The sweet logic behind SugarCRM’s Tracker feature

All it took was one new feature to see that SugerCRM has a handle on the future of enterprise business applications.

The company this week launched version 5.1 of its flagship open source customer relationship management system. This includes Tracker, which allows IT managers to review who in a company is actually making use of the product, and what specific features they are using most often. This information can be compiled statistically and presented to senior management so that the strategy, or perhaps the training, surrounding the technology can be fine-tuned.

It’s possible there are many other software platforms which have this kind of capability, but no vendor I know of has really bragged about it. Instead, they invest millions in marketing fancy extras to already-functional products that get ignored. A cynic might suggest this happens on purpose, because by not paying to new features users tend to have difficulty adjusting to system upgrades, which leads to more help desk issues, which leads (in many cases) to additional revenue to the vendor through support services.

If companies really see their employees as “assets,” however, it makes sense to provide the same kind of monitoring that you would to your inventory or the performance of your corporate network. Not only would such information make it easier to evaluate the return on your IT investments, it would possibly provide a useful guide to likely adoption of future applications, whether packaged or custom-built.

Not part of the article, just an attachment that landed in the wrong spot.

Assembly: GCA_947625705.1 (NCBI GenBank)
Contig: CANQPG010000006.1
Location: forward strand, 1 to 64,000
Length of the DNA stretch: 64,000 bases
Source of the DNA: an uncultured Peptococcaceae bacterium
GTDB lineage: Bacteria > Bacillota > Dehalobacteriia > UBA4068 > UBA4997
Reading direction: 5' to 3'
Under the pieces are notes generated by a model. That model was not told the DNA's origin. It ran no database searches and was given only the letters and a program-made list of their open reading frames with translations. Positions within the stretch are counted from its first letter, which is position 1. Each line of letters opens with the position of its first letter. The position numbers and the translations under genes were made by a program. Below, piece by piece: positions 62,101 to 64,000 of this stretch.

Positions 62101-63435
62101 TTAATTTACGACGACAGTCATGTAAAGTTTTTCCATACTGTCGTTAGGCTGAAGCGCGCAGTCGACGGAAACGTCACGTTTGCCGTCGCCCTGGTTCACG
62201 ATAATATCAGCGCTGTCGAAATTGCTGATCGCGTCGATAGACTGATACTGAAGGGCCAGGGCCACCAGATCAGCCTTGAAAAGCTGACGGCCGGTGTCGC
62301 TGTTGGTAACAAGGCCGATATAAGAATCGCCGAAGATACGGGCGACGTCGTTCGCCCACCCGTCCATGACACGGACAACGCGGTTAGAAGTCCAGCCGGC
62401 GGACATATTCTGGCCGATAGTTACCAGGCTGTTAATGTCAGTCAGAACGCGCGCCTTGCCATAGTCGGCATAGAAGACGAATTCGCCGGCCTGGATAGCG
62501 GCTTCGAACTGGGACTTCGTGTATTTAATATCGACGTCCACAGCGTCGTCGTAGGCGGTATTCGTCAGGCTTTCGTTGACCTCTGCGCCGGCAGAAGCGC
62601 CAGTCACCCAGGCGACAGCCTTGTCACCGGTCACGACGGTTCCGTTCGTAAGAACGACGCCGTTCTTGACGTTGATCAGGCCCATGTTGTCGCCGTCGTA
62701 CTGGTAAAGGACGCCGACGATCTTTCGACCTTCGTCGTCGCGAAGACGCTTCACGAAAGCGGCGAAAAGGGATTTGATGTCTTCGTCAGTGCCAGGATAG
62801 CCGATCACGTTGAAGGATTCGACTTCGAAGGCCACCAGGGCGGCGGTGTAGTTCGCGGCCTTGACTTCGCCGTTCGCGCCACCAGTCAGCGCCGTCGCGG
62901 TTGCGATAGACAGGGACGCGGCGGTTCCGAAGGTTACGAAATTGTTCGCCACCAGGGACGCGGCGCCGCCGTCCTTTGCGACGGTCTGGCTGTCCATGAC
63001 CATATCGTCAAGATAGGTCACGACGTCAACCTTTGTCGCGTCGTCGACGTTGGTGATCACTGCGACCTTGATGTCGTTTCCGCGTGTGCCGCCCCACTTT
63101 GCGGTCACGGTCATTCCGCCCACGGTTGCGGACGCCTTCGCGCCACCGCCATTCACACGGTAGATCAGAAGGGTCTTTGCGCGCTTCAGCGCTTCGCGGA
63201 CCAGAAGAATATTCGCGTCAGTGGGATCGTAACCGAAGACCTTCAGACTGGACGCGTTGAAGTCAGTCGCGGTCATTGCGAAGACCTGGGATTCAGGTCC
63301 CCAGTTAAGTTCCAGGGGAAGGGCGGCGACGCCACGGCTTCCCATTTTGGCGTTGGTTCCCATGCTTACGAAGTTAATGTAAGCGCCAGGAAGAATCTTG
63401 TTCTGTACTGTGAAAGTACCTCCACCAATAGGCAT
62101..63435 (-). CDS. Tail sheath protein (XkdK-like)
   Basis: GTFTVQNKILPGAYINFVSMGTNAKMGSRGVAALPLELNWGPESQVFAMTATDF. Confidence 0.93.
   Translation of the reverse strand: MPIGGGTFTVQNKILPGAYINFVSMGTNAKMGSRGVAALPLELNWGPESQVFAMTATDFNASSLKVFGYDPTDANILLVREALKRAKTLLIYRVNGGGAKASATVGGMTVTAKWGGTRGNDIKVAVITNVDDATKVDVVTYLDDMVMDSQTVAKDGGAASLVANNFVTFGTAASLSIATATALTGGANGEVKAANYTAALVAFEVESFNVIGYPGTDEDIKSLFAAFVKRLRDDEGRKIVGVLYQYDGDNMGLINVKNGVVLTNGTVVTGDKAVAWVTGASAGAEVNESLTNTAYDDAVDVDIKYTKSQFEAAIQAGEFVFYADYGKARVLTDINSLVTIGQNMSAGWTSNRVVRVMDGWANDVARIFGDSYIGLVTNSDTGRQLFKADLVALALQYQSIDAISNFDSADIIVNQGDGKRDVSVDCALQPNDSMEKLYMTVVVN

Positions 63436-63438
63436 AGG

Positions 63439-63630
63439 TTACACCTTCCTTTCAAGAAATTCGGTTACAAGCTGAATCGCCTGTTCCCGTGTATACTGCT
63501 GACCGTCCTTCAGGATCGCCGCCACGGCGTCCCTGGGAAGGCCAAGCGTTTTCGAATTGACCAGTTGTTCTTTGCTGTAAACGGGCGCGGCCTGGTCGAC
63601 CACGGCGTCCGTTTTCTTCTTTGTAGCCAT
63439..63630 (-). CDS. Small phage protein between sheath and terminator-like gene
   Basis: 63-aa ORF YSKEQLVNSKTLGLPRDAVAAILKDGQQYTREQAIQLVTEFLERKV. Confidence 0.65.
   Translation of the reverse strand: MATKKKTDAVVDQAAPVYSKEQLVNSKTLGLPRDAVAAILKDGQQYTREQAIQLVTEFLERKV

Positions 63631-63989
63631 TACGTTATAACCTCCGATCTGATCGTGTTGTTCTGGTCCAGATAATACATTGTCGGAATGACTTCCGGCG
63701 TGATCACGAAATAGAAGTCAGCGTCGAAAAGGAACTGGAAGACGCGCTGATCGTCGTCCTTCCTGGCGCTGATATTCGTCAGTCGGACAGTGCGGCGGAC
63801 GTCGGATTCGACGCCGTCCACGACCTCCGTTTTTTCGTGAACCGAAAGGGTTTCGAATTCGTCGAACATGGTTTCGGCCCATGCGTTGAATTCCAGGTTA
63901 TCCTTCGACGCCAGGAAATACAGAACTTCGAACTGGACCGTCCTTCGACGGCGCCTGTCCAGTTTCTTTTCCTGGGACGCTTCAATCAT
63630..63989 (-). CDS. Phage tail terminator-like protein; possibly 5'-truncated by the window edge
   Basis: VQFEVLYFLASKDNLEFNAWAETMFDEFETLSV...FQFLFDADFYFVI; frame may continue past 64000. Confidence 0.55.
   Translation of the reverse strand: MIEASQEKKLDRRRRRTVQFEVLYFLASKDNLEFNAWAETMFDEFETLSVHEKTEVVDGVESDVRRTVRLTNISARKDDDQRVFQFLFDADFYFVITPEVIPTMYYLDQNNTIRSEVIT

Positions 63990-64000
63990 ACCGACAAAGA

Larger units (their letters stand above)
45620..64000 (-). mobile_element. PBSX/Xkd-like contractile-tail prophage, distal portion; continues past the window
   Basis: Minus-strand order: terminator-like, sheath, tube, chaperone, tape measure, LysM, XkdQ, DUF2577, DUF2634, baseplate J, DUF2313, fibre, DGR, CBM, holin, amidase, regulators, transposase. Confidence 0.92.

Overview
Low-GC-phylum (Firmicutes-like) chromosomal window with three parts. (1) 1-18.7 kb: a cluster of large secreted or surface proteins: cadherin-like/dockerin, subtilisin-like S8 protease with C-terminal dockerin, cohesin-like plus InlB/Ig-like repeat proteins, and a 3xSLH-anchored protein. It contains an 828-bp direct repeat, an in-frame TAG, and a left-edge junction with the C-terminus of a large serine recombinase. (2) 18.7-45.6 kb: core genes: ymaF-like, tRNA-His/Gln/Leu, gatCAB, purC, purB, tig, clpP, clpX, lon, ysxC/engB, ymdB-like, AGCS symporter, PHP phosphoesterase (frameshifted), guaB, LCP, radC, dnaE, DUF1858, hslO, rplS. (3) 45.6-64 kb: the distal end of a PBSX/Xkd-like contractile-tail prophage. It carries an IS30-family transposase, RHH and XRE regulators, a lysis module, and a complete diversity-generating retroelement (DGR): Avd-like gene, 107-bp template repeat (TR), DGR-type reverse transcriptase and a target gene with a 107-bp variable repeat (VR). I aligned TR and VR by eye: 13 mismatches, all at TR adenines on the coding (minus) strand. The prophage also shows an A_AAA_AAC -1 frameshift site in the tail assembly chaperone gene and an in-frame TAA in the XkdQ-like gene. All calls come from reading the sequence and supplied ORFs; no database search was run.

Although we’re talking about CRM here, the idea of monitoring usage is really like providing business intelligence about your internal software business. We all have such businesses, whether we are in the banking or grocery sectors. What it may not offer is the necessary analytics. SugerCRM might be able tell you how many salespeople pressed a particular button, but it might be harder to figure out why they bypassed others.

This brings up the question of who should be in charge of looking at this data and acting on it. Although IT would probably be interested, this is an example of where it might make more sense for the business owner of a particular department or process powered by an application – in this case, the director of sales – to take responsibility for studying usage patterns. Of course, in the end, sales people should be spending their time selling, not redesigning software, but only actual users will have the day-to-day understanding of what influences on-the-job behaviours.

We tend to say a software deployment is successful if no one complained about it, and provided it functions as it should. Forgotten features, however, can be as debilitating to achieving business objectives as any bugs. I really hope we’ll start to see more features like SugerCRM Tracker. If you’re not actively tracking, you’re losing track.

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